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Sunday
Sep142008

Home Cinema on the Cheap (720p is good enough)

To keep myself busy I've put together a video explaining how I assembled my modest home cinema set up. (If you are watching it, make sure you select the High Quality Feed from Youtube)

[youtube=http://www.youtube.com/watch?v=imMxCpgwgy8]

I don't feel that the lower end of the home cinema market is properly catered for by the specialist press. Its very easy to get caught up in the latest and greatest technology and this is inevitably what most of the magazines must focus on to have something to publish each month. However as interesting as the £8000 projector shootouts are - these devices will never fall into my price bracket.

Although the lesser models don't get much press - 720p projectors are generally more than adequate for home use. Its normal behavior to want to get the best model possible and at the moment thats 1080p - but 720p can be a lot more cost effective and under most situations will produce virtually the same results.

I sit about 9ft from my 96" screen. At this distance I am unable to discern the individual pixel structure on a 720p image. However if I sit at 7ft I can see the pixels that make up the image. So to me that says that a 1080p projector would be overkill for my situation as I couldn't make out the extra pixels on the screen. However if my screen was larger or I sat nearer, then a 1080p projector would be essential.

As far as DLP vs LCD or LCOS - for a budget projector I'd choose DLP every time. It may be a bit noisier, more picky about placement and you could potentially see rainbows - but the sheer quality of the image wins every time. The lack of blur on movement and the dark blacks mean that when it comes to budget projectors there is only one choice. Now when you get to comparing luxury projectors its not as simple or easy to call, but if you are spending less than £500 - just get a 720p DLP.

There is a lot of concern about the Rainbow effect (where areas of high contrast can lead to the viewer seeing rainbow after images). I admit that when I first switched on my projector I looked for these and did notice them on some black and white images. Now I don't know what it is - but after a year of on and off viewing I have great difficulty seeing them at all now. It may be because I've become immune or my eyes have trained themselves to ignore them, but just like those tiny red spiders that live on walls - unless you look really closely its easy to forget that they exist.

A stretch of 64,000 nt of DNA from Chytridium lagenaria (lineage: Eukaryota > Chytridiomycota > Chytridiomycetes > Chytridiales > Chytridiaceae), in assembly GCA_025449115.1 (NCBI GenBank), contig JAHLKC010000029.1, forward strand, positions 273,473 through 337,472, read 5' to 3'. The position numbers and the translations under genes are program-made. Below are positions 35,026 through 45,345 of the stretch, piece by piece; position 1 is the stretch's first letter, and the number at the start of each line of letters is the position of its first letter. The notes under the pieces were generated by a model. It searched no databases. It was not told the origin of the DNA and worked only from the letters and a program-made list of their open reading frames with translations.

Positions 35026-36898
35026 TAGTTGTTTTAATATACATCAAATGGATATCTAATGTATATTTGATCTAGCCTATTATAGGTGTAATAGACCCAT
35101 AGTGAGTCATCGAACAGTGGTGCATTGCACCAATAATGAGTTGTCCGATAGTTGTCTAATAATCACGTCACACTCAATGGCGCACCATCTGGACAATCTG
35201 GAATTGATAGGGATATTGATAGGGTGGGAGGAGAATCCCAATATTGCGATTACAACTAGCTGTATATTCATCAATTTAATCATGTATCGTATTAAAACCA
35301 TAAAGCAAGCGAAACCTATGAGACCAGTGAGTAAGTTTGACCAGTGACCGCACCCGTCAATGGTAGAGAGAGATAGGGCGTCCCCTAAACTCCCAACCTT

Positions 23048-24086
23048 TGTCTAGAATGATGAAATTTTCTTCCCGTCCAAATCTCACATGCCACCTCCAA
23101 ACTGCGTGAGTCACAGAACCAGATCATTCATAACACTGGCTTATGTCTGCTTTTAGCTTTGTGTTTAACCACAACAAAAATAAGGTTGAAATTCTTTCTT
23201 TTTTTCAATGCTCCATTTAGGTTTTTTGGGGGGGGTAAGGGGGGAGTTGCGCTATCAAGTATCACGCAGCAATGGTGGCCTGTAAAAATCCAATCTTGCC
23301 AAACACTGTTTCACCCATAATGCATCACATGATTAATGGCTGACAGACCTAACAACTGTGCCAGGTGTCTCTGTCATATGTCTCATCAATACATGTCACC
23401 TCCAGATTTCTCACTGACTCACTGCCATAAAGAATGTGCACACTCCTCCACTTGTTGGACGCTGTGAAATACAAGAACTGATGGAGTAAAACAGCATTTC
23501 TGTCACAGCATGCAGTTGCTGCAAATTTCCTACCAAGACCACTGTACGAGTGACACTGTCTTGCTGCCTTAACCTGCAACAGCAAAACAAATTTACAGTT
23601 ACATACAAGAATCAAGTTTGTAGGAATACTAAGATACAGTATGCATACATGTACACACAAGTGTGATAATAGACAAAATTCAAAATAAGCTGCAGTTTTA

Projector bulbs - Theres a kind of person who knows very little about a lot of subjects. They were the people who used to go around telling people that "Plasma TV's need re-gassing every few years." This kind of person will always ask how much replacement projector bulbs cost and then when they find out will decide that projectors cost too much to run. These people are really just looking for an excuse to avoid buying something. Yes projector bulbs cost a lot - I think mine costs almost as much as the projector itself. However by the time the bulb fails the average projector will be really long in the tooth. You don't use a projector like a TV, its only on for a few hours a week at most. After a year and a half, my projector bulb shows 10% used. By the time it wears out I'm pretty sure I'll be ready to buy a newer model instead.

So have a look at the clip and if you want please share your thoughts and suggestions on doing Home Cinema on the Cheap.

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Reader Comments (4)

its great, thank u very much :)

November 20, 2008 | Unregistered CommenterAli Davut

Thanks for commenting.
All feedback is very much appreciated.

November 20, 2008 | Unregistered CommenterTechmoan

Hi Mat, A lot of your reviews are on image capture ,recently I've have been looking at home projectors then I though 'see what Mat thinks'....your review is quite dated. can you blag some led projectors to review!!! Top of my list so far is LGPB60G...top of my price range also...yours in waiting Johnboy.

November 23, 2013 | Unregistered Commenterjohnboy

I use my projector like a TV! I watch everything - films, TV, footy, play on the Xbox One - got an Optoma HD141x that has 5000 hours on the lamp in bright mode - and I average 1500 hours a year, so one lamp still lasts me approx. 3 and a bit years and the lamps are just over £100.

February 27, 2017 | Unregistered CommenterTechjoy

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